The gift of swearing (possibly my first defense mechanism to mask my crippling low self-esteem), of course, transferred seamlessly from the basketball court onto the golf course, but basketball courts and golf courses could have easily in the 1970s been two different planets.
Those two different planets, though, were better schools than the school I attended, where I made As and Bs, mostly floundering on the bench of the school basketball teams.
My working-class, redneck upbringing had two important features (“two” again): my world was mostly a racist one, and the language I grew up in and with was deeply engrained with what people consider non-standard grammar, vocabulary, and pronunciation.
All of that collided, of course, with the education I was receiving from vinyl 33 1/3 albums that taught me lessons about race, class, and language that I was certainly not hearing in my home, community, or school.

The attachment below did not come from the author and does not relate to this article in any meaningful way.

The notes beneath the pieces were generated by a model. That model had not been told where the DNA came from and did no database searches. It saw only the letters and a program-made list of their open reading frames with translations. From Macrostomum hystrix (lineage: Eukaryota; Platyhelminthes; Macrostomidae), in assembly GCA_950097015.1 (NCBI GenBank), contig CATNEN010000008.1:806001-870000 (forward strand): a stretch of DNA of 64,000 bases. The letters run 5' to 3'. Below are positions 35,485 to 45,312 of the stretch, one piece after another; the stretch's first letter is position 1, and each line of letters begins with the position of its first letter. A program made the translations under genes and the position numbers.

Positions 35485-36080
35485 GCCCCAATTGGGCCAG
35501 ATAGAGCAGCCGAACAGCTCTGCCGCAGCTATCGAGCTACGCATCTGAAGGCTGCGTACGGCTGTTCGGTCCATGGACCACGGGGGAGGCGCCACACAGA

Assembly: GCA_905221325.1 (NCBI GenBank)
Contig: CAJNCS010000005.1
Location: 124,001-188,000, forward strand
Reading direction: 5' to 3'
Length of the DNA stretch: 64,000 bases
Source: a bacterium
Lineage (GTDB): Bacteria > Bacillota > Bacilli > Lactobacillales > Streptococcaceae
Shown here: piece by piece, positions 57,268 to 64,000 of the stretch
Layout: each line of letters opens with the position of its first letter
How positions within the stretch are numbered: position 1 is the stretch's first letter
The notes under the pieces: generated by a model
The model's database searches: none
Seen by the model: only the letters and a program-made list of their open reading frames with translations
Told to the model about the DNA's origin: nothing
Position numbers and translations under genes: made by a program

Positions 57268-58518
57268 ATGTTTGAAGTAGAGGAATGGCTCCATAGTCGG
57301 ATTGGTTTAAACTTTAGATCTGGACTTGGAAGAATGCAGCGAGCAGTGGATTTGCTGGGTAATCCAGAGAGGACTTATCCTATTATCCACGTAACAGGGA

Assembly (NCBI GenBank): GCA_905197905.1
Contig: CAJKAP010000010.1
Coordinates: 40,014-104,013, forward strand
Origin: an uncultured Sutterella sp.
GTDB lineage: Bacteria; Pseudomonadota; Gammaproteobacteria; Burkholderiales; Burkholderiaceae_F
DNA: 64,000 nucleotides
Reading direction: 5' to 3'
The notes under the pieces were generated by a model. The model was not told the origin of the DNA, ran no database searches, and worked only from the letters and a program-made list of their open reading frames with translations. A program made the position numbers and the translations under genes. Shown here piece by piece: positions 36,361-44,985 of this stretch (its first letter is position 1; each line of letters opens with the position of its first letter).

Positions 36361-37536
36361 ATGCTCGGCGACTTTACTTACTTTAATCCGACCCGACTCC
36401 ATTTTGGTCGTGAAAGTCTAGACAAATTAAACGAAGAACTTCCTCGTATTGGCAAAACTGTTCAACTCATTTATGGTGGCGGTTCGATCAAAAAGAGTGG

After finishing my undergraduate degree, I returned to Woodruff to teach English (of all things) at the high school where I had graduated just five years before. My students were from Cross Anchor (even smaller then Enoree), Enoree, and Woodruff—the people and places of my early life.
Throughout nearly two decades teaching there, racial tensions remained, and most of my students reflected back at me my tangled history with the English language. We often laughed in those high school classrooms—my students and I. We often laughed at ourselves.
When I read William Faulkner’s As I Lay Dying aloud to my Advanced Placement students, we smiled, we laughed.
When I told them about the local news coverage of a tornado, and the person interviewed saying on air, “I knowed it, I seen it coming, it blowed the trailer off the cinder blocks,” we smiled, we laughed.
Many of the redneck white males I taught reminded me of my two grandfathers—slow moving, suspicious of everyone, and nearly silent.
A less funny joke of those years was that Woodruff was still 1957—frozen in time.